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Previous laws of the month
- Motorists need to follow common-sense precautions to meet the challenges of winter driving in Wisconsin - November 2013
- Motorists will need to share the road with farm equipment and other slow-moving vehicles during harvest season - October 2013
- Drivers must be even more vigilant when school starts
- September 2013
- Intersection crashes can be prevented by obeying traffic signals - August 2013
- State law protects children by requiring proper safety restraints in vehicles - July 2013
- Tailgating increases risks of crashes and road rage - June 2013
- U-turns on freeway crossovers are dangerous and illegal
- May 2013
- Wisconsin's 'Absolute Sobriety Law' means not a drop of
alcohol for drivers under age 21 - April 2013
- Drivers are responsible for all unbuckled passengers - March 2013
- State law prohibits cell phone use while driving for many teens - February 2013
- Move Over Law: Drivers must provide a safety zone for stopped law enforcement and other emergency vehicles - January 2013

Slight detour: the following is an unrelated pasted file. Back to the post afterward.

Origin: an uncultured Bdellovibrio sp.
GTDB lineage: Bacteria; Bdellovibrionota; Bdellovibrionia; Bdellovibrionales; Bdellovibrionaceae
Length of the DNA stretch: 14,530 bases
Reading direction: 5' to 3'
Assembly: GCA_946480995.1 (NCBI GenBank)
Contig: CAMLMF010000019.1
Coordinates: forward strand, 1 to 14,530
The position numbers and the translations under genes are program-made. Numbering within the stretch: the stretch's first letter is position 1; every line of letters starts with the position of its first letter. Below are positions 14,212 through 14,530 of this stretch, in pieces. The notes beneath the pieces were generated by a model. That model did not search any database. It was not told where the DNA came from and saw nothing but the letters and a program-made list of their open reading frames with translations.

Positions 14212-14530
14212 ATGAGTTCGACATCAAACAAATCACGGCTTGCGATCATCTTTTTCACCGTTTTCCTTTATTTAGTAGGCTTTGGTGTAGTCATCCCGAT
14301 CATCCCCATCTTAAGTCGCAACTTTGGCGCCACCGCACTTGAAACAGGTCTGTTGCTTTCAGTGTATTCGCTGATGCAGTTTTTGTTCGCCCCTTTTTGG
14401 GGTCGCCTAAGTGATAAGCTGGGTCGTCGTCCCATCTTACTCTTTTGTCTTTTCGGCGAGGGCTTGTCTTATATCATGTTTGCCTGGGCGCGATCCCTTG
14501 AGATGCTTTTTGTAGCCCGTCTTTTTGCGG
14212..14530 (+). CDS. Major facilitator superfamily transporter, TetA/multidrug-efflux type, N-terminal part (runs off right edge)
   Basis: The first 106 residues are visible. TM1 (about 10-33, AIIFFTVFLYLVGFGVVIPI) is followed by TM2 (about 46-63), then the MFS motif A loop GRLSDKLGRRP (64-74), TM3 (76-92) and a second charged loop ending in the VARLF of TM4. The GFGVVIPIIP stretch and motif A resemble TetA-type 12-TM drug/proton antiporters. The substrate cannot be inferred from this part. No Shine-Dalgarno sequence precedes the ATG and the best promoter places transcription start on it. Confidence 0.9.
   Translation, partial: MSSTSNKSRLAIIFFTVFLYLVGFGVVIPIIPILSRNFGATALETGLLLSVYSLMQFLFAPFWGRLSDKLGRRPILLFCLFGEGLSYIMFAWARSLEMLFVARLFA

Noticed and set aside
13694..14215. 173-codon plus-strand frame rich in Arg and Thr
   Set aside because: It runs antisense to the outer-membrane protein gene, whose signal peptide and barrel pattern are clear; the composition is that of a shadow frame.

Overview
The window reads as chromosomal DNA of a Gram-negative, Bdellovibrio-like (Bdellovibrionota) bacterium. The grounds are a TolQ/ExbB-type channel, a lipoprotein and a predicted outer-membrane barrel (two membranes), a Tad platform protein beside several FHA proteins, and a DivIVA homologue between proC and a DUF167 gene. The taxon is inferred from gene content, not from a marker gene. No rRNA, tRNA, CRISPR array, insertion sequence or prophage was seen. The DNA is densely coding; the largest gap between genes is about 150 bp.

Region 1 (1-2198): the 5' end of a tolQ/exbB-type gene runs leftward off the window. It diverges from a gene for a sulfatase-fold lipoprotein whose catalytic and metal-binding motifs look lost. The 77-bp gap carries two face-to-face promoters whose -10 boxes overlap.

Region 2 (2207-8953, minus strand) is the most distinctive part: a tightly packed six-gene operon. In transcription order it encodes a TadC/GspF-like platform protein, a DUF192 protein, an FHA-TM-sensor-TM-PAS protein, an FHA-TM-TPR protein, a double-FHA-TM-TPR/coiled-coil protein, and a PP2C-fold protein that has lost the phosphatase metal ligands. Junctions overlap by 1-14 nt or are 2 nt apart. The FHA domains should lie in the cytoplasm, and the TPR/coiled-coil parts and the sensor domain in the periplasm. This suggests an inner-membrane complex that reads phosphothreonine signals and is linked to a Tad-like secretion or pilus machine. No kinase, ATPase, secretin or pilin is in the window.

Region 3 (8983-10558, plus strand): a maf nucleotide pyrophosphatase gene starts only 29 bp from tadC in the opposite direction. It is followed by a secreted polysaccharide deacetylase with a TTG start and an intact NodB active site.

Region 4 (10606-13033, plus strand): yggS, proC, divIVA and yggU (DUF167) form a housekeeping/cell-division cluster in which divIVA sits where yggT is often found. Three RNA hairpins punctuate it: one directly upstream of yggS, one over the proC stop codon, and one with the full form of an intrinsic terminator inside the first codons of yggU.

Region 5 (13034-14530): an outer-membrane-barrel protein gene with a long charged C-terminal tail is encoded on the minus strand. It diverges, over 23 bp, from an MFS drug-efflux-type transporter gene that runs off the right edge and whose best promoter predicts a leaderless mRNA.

Motorists need to follow common-sense precautions to meet the challenges of winter driving in Wisconsin
As temperatures cool and daylight dwindles, even lifelong residents of Wisconsin need to be reminded that the inevitable onslaught of ice, snow, and limited visibility will make winter driving difficult—if not impossible—at times. During the cold weather months, all drivers should follow common-sense precautions that will protect them and others on the road.
When roads are slick with ice or snow, far too many drivers crash or skid off the road because they were driving too fast for conditions. “The posted speed limits are set for dry pavement. But when roads are icy or snow covered, driving at the posted speed limit may be too fast for conditions. The slogan ‘Snow Means Slow’ also applies to four-wheel drive and other heavy-duty vehicles, which usually need just as much distance to stop as other vehicles,” says State Patrol Superintendent Stephen Fitzgerald. “A citation for driving too fast for conditions costs $213.10 with four demerit points assessed on the driver’s record.”